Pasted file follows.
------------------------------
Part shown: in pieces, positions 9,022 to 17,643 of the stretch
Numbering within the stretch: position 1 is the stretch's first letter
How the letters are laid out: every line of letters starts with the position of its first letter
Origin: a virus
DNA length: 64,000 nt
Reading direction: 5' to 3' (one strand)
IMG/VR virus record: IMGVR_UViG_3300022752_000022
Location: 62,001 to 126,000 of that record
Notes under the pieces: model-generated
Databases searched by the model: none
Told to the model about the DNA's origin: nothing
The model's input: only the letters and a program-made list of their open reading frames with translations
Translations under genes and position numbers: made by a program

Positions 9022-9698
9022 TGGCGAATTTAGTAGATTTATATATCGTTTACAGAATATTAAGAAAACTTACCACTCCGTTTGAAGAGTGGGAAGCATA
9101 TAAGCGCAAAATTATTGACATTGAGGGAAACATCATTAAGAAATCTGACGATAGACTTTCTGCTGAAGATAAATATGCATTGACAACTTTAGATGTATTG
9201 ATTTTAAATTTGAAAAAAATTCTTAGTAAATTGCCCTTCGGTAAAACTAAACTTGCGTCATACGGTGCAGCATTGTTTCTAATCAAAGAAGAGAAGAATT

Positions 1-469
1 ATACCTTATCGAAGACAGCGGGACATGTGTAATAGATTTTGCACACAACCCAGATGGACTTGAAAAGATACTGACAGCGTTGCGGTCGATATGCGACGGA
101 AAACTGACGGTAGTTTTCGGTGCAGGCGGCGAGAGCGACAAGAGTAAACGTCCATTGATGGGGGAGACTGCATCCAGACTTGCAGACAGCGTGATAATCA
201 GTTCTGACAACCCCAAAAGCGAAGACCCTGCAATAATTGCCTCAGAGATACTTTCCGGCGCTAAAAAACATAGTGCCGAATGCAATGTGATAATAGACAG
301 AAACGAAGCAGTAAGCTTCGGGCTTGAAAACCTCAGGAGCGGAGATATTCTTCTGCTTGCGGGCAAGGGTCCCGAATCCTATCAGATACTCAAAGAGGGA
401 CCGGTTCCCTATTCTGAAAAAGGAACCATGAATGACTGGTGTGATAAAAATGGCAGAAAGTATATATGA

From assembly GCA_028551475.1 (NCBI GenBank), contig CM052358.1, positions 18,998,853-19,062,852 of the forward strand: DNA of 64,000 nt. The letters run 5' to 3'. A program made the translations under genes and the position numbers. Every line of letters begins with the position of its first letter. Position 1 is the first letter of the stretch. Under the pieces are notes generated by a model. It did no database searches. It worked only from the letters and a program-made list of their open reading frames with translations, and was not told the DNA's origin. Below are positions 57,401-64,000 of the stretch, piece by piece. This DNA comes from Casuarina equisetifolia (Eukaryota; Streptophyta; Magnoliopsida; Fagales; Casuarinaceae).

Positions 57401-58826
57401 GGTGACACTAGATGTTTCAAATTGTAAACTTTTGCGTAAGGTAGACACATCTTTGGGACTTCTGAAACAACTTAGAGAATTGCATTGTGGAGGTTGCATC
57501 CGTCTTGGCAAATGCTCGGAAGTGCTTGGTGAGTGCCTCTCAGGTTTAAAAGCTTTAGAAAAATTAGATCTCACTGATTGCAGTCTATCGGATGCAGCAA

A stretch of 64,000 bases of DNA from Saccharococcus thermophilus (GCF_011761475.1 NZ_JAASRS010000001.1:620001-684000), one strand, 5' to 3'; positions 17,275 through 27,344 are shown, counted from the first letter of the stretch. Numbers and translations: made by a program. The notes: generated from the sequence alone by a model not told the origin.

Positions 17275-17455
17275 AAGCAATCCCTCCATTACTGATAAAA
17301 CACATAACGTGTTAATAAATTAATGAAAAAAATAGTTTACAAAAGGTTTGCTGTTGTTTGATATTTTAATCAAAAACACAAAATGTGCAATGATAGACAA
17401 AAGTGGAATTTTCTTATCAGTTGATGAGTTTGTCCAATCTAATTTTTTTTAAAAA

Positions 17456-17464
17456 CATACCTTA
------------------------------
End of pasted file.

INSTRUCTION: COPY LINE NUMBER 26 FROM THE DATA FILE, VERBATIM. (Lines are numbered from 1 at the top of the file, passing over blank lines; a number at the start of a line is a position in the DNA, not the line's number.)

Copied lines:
57401 GGTGACACTAGATGTTTCAAATTGTAAACTTTTGCGTAAGGTAGACACATCTTTGGGACTTCTGAAACAACTTAGAGAATTGCATTGTGGAGGTTGCATC